One thing that makes this sensation of “being there” so vivid is the additional retrieval of reverberant decay. Without the “fog” of vibration-induced noise, ambient information is readily and effortlessly heard, to a much greater extent than had been before. The effect is almost like having a “soundstage expander” turning up the width, depth, and height. This effect greatly enhances the ability to hear into that expanded space and allows one to identify the instruments and vocalists within more clearly. The effect is a substantial increase in the sense of being drawn into the performance. One is simply more connected to the performers and the music itself.  


Every so often, a product will shock me in terms of the level of improvement it makes in the performance of, and more importantly, enjoyment of, my audio system. The RevOpods are one such product. Now, I’m relatively certain that many of you have taken steps to eliminate the undesirable effects that vibration may have caused in your system. If you believe you have succeeded, more power to you. If you have not seriously addressed this issue or to the extent that you might seek additional improvement, I urge you to try the RevOpods. Frankly, I can’t imagine anyone placing the RevOpods under a component without hearing an improvement (which just might, as in my case, turn out to be startling). These devices should be considered as a component. They are that powerful in what they can do in a serious system. Since there is no way I would want to be without their benefits, I purchased the RevOpods and, obviously, highly recommend them!!
Ron cook


Price, $1,395 per set of four

Manufactured in London, UK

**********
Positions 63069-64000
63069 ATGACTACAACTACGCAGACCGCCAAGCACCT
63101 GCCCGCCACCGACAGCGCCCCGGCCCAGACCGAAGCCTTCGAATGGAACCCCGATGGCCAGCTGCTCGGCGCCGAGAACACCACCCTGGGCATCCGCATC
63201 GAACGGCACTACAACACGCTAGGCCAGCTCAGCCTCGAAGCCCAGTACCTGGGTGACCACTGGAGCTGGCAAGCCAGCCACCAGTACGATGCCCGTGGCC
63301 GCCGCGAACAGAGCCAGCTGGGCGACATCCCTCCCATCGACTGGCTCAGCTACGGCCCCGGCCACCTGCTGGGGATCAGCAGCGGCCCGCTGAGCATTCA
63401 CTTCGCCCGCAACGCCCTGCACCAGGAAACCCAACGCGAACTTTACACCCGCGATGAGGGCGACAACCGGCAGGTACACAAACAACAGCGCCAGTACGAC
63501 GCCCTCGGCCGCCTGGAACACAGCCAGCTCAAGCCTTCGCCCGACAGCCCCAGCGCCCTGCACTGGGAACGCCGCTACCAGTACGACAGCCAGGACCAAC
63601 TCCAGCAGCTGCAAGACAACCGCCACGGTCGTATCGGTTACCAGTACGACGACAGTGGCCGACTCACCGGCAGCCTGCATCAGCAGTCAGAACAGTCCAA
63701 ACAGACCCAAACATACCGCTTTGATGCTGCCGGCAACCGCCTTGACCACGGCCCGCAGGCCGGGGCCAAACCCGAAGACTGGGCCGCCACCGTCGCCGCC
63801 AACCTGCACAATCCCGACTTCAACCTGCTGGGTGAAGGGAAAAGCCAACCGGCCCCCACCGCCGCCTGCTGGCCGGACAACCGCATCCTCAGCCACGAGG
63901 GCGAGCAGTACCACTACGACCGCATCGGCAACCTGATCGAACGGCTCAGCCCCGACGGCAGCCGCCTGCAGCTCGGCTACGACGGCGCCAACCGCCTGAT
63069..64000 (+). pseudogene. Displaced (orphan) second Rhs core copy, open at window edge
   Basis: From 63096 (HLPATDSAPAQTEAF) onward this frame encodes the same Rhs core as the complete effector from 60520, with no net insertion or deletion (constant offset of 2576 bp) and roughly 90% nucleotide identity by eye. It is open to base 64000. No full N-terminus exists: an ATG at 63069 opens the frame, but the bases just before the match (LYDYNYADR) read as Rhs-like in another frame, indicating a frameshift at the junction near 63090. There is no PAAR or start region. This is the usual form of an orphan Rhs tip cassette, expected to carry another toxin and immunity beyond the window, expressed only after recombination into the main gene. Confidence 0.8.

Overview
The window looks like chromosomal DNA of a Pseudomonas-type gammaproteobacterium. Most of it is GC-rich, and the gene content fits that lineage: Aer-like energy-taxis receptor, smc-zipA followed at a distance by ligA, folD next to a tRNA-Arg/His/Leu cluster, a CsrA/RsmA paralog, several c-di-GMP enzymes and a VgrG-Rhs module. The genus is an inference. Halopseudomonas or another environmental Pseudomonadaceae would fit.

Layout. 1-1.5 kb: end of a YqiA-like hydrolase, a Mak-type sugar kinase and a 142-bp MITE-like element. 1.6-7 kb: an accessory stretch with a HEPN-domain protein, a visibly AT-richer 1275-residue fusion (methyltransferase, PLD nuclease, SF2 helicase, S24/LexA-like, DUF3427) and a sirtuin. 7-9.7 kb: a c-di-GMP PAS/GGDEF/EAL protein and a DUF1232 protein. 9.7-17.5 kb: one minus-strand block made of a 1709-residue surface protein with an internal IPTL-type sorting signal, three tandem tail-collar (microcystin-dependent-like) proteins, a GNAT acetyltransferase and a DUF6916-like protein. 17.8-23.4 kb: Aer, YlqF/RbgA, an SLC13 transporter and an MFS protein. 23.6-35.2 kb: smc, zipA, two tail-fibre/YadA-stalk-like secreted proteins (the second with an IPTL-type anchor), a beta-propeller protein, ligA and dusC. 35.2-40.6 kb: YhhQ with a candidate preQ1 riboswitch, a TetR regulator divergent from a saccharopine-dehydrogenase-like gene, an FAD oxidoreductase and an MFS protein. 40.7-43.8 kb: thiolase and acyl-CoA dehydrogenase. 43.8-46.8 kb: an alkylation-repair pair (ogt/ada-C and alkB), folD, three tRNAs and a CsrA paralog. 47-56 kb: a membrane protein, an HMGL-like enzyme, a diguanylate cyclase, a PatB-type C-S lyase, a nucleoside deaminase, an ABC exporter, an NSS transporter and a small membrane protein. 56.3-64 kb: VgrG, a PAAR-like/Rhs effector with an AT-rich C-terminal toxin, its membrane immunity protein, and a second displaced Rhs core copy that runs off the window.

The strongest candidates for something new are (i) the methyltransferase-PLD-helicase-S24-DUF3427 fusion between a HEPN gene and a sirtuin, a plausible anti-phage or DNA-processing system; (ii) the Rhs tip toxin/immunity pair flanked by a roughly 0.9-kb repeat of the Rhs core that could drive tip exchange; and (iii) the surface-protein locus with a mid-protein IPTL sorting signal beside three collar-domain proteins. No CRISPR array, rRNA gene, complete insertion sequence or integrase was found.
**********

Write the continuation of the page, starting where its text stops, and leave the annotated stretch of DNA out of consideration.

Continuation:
Distributed by: Liquid Hi-Fi, Fort Mill, South Carolina


Ron Cook’s Associated equipment

Digital: Laufer Teknik Memory Player 64

Analog: VPI Aires TT, JMW Memorial tonearm, Benz Micro Ruby 2 cartridge, Behold phono stage

Amplification: Behold BPA-768 amplifier and APU-768 pre-amplifier

Loudspeakers: Tekton Ulfberht

Speaker Cables: Hemingway Creation S

Accessories and Tweaks:

Puritan line conditioner

Hemingway Creation power cables

Kemp M100 AC conditioner

Frank Acoustics Power Bank

IPC Acoustic Energizers

Stein Music Harmonizers

HighEnd Novum PMR

Argent Room Lenses

Bybee IQSEs

QSA Red/black fuses


QSA electrical outlets

Be the first to comment on: ARYA AUDIO LABS RevOpods Damping Feet by Ron Cook

Leave a Reply

Your email address will not be published.

This site uses Akismet to reduce spam. Learn how your comment data is processed.

Enterprise CoatingsEssenceright (64)DR Acoustics (77)

Stereo Times Masthead

Clement Perry

Dave Thomas

Senior Editors
Frank Alles, Mike Girardi, John Hoffman, Russell Lichter, Terry London, Moreno Mitchell, Paul Szabady, Bill Wells, Mike Wright, Stephen Yan, and Rob Dockery

Current Contributors
David Abramson, Tim Barrall, Dave Allison, Ron Cook, Lewis Dardick, Dan Secula, Don Shaulis, Greg Simmons, Eric Teh, Greg Voth, Richard Willie, Ed Van Winkle, and Rob Dockery

Music Reviewers:
Carlos Sanchez, John Jonczyk, John Sprung and Russell Lichter

Site Management  Clement Perry

Ad Designer: Martin Perry